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Key Points

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  • Disease summary:

    • The term dystrophinopathy encompasses three interrelated diseases: Duchenne muscular dystrophy (DMD), Becker muscular dystrophy (BMD), and DMD-associated dilated cardiomyopathy.

    • DMD has an incidence of approximately 1:4000 live male births and presents in early childhood with progressive proximal muscle weakness leading to loss of ambulation and, cardiomyopathy in the second decade with death in the third decade due to cardiorespiratory compromise. BMD causes later onset of muscle weakness with cardiomyopathy being the most common cause of death in the fourth to fifth decades. DMD-associated dilated cardiomyopathy is common in both phenotypes and may also be present in female carriers of DMD mutations.

    • Dystrophinopathies result from mutations in the DMD gene on Xp21.2 causing a reduced or deficient amount of dystrophin, a membrane-bound protein expressed in skeletal, cardiac, smooth muscle, and neurons. The type of mutation determines the amount of residual protein and the phenotype.

  • Hereditary basis:

    • Deletions, duplications, insertions, and point mutations in the DMD gene, on Xp21.2, cause the dystrophinopathies.

    • Inheritance is X-linked and there is complete penetrance in males who inherit the mutation.

    • Manifestations in female heterozygotes including muscle weakness, myalgias, and cardiomyopathy, are usually due to skewed X-inactivation. In rare circumstances, females can have classic DMD or BMD. In these individuals a structural abnormality of the X chromosome should be ruled out.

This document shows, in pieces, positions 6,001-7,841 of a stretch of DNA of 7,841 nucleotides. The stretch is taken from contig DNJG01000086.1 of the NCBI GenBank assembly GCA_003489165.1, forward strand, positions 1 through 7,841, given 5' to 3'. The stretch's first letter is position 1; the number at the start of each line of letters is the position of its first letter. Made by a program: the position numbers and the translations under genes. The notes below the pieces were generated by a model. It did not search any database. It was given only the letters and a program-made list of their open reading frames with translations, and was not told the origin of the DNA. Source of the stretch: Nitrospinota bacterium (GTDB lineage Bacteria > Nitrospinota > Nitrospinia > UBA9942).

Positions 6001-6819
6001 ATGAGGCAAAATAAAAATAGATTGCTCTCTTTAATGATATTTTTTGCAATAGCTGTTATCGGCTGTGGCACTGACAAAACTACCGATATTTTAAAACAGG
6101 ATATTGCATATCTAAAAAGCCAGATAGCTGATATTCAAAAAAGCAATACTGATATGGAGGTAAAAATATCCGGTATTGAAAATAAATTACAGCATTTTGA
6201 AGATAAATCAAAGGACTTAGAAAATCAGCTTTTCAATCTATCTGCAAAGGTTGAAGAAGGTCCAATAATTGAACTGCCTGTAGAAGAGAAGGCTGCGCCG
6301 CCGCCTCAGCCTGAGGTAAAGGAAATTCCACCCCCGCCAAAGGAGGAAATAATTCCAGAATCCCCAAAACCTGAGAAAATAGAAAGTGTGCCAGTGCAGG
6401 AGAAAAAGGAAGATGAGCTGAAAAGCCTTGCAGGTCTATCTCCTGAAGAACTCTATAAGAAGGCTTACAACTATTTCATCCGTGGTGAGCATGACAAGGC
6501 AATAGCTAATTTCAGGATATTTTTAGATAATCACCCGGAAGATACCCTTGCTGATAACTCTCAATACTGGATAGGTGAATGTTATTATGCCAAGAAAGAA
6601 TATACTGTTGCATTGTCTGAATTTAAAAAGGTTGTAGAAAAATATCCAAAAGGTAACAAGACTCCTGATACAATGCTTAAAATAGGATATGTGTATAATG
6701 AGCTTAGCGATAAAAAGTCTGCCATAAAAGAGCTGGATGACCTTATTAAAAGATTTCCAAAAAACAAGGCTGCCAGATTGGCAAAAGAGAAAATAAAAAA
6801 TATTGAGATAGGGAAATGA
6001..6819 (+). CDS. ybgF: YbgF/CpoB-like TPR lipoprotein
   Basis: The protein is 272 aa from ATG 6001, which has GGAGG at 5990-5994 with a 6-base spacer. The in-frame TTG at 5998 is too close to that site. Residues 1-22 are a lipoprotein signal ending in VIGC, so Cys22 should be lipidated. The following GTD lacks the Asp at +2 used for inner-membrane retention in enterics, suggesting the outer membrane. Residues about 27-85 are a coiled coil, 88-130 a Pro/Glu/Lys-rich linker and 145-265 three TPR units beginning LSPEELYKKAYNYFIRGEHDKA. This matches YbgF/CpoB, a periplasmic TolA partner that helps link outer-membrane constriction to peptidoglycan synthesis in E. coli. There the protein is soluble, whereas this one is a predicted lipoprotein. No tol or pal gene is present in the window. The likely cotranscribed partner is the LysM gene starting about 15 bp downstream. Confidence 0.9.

• One-third of mutations are de novo, and are not inherited.

  • Differential diagnosis:

    • When considering the diagnosis of muscular dystrophy, the differential should include facioscapulohumeral muscular dystrophy, limb-girdle muscular dystrophy, Emery-Dreifuss muscular dystrophy, and dilated cardiomyopathy (Table 135-1).

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Table Graphic Jump Location
Table 135-1Genetic Differential Diagnosis
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Diagnostic Criteria and Clinical Characteristics

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Diagnostic Criteria for Dystrophinopathies

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Diagnostic evaluation should include the following

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  • Three-generation pedigree to identify affected or at-risk family members

  • Physical examination with particular attention paid to gait, ability to run and jump, proximal muscle weakness, calf hypertrophy, and Gower sign. Fasciculations are absent.

  • Creatine kinase level

    • Elevated to greater than 10× normal in DMD

    • Elevated to greater than 5× normal in BMD

    • Increased in DMD-associated dilated cardiomyopathy

  • DNA testing for deletion, duplication, or mutation of DMD. If no mutation identified, muscle biopsy ...

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